birds, flash, flash fiction, Man, Michael Grant Smith, micro fiction, nap, short stories, short story, sofa, swallows, vss, wife, wisdom
by Michael Grant Smith
He’d intended to relax on the sofa, not take a nap. Hours later he awoke with a very strong feeling: stepping barefoot on broken glass, vinegar splashed in the eyes, cardiac arrest. He couldn’t be more specific, it was simply a very strong feeling.
There’d been a time — was it ten, twelve years ago? — when he’d come as close to experiencing a feeling as he thought he ever would. In the glare of his post-nap epiphany, everything reset.
“Back then, I probably missed my chance,” he said to the empty living room. “Seems to have worked out well enough. I’m doing fine, thank you!”
The sudden feeling owned all the attention he could muster. Prospects of redemption become scarce when life-years dwindle. Before long, the sun would slip behind the man’s horizon. He leaned back, eyes closed tightly in concentration, fully awake now.
“I’ll devote the rest of my days,” he said with lots of space between words, “and all my energy, and time, and money, and everything, to figure this out!”
His eyelids snapped open. The room’s appearance was unchanged. Of course! He was the one who’d undergone the cathartic transformation. His living room had not. Its ceiling still needed new plaster, the windows wanted re-glazing, and creosote plugged the fireplace. His sigh uncapped an abyss filled with despair.
Weeks ago, a family of barn swallows had appropriated the abandoned finch nest above the man’s collection of replica ceremonial swords from the Second World War. Often, and as recently as today while drifting off to an accidental nap, he’d admired the swallows’ tenacity and the splendid architecture of their nest. Yet the birds’ annexation of his own home was fundamentally wrong, and he must address it. Perhaps spread a blanket on the mantel beneath their nest and catch the droppings?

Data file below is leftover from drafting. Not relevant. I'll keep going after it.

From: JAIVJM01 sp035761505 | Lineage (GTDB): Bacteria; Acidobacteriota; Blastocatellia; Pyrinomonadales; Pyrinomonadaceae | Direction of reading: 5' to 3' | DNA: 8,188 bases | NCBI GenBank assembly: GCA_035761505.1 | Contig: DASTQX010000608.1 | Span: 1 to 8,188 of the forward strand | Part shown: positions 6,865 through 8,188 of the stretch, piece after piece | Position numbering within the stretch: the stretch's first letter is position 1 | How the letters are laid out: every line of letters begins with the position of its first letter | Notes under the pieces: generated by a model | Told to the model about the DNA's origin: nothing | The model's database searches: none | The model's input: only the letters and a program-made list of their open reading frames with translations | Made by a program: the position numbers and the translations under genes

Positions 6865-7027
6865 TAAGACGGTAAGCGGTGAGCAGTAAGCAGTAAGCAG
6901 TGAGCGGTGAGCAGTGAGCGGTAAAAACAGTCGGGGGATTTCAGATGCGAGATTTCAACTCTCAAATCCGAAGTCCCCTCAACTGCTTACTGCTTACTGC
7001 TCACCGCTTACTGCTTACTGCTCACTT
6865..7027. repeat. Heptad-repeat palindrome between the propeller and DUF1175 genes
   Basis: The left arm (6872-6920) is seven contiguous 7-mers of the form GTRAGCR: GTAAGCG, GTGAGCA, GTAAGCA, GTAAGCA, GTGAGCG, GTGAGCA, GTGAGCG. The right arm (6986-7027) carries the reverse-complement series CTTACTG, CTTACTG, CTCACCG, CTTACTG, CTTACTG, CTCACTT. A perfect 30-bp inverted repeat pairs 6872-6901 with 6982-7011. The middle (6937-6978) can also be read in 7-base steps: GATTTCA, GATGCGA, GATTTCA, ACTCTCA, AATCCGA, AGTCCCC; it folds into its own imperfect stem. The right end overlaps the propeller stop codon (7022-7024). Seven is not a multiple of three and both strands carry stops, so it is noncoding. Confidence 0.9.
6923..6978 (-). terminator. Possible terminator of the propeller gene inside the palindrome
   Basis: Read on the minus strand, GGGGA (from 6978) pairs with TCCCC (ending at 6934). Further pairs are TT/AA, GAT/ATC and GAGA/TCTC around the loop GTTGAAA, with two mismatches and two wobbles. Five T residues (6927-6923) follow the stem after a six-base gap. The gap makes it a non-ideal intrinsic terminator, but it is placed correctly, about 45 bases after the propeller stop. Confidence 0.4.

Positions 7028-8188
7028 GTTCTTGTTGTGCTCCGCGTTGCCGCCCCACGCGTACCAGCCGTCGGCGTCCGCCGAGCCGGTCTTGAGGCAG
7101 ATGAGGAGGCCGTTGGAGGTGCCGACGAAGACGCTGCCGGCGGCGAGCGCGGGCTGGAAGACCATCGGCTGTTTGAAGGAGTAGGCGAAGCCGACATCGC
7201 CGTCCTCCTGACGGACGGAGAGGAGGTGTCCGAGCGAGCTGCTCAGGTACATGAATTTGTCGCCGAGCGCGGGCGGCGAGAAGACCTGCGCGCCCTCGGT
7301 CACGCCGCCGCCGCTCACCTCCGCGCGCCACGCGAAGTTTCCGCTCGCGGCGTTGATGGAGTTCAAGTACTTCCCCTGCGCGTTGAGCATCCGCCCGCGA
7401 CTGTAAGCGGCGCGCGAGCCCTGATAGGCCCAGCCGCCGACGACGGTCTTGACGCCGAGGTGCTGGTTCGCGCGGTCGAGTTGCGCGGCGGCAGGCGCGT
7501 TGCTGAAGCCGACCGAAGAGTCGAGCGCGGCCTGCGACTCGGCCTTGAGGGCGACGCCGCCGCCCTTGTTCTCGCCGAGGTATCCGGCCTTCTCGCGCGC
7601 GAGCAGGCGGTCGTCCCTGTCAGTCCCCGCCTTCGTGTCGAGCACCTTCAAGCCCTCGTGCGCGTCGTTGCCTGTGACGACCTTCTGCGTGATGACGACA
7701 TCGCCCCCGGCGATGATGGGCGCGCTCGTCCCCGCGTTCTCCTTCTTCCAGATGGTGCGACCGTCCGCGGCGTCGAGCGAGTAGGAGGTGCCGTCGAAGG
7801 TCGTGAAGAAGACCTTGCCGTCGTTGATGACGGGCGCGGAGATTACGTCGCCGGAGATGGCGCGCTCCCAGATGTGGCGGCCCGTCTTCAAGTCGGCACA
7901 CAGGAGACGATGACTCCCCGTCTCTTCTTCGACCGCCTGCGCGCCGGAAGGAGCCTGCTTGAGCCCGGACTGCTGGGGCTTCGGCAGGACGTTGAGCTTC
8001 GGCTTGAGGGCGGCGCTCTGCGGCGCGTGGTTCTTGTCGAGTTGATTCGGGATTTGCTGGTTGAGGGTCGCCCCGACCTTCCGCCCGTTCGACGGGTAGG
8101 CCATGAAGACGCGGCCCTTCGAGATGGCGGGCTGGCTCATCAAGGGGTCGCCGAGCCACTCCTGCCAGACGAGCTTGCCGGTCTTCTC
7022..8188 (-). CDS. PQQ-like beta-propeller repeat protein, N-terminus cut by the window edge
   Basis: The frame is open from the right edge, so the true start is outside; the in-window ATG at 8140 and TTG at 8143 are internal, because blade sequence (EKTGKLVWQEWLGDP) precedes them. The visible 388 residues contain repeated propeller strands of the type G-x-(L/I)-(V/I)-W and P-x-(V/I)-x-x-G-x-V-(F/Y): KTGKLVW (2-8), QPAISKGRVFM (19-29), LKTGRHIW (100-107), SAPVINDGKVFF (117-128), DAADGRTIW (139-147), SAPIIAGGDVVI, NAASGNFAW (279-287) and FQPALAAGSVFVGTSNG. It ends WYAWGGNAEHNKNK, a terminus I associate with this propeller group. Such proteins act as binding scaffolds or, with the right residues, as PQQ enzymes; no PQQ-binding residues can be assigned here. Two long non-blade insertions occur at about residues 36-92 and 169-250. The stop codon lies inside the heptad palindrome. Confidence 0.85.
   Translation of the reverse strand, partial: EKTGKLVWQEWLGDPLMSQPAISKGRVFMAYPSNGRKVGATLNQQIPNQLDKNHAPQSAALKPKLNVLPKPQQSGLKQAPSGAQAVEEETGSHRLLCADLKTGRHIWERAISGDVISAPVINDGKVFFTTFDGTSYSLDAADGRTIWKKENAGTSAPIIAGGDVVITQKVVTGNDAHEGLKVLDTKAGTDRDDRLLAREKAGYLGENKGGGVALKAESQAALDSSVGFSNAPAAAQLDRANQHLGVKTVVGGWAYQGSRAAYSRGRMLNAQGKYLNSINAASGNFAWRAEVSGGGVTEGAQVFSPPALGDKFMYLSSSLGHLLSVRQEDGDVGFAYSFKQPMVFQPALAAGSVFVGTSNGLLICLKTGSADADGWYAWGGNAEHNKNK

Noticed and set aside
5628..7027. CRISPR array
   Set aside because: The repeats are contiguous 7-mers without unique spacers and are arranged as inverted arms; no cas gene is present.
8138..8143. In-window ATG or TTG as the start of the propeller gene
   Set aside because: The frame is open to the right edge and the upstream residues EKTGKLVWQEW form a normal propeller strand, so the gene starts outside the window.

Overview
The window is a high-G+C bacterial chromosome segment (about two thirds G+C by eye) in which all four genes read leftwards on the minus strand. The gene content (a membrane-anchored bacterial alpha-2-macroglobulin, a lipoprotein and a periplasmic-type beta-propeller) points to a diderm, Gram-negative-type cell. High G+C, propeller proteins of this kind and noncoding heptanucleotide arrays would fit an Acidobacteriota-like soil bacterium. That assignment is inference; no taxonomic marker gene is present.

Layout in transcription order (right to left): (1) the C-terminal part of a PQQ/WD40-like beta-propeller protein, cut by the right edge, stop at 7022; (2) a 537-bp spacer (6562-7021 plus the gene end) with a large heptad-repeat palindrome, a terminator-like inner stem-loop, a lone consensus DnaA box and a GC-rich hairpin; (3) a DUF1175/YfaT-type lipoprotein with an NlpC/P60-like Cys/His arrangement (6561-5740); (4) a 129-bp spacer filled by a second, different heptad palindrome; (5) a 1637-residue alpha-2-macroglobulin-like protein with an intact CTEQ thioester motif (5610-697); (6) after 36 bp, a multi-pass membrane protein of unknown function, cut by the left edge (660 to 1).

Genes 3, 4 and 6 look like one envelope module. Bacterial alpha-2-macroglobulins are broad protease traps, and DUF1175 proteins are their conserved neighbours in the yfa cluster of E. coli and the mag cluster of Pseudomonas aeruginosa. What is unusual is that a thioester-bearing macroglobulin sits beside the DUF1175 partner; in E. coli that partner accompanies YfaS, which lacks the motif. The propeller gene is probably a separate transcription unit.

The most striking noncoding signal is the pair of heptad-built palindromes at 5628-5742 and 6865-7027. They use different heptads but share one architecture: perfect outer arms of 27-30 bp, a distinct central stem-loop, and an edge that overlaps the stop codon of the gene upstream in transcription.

No. He wouldn’t let the minutiae of household chores subvert his newly founded mission to identify, engage, and capture his very strong feeling.
“I need to find answers but I’m not especially inspired,” he called out to his wife.
“Have lunch,” she replied from the laundry room. “Maybe a tuna sandwich. Fish is brain food.”
“I’m thinking about ordering pizza,” he hollered back, telephone in hand. “Does pizza come with fish on it?”
The washing machine’s door slammed the way it had to be slammed to stay shut. Startled, two swallows sliced acrobatically throughout the house. The man marveled as the daredevils swooped and veered without colliding.
“Are anchovies fish, or rather some type of mushroom?” asked his wife. She leaned on the doorjamb and held the basket of towels she washed two dozen times a day.
He tapped the telephone’s keypad and for once did not comment on the eye-stinging haze of fabric softener in the air.
“I’m not sure,” he said. “I think they’re synthetic, like candy corn or wasabi.”
Big meals made him drowsy. He hoped to fall asleep again and dream of wisdom.
Michael Grant Smith wears sleeveless T-shirts, weather permitting. His writing has appeared in elimae, The Airgonaut, The Cabinet of Heed, Ellipsis Zine, Spelk, Bending Genres, Unbroken Journal, MoonPark Review, Okay Donkey, Splonk, and elsewhere. Michael resides in Ohio. He has traveled to Hong Kong, Shanghai, and Cincinnati. To learn too much about Michael, please visit michaelgrantsmith.com and @MGSatMGScom.
Liz H said: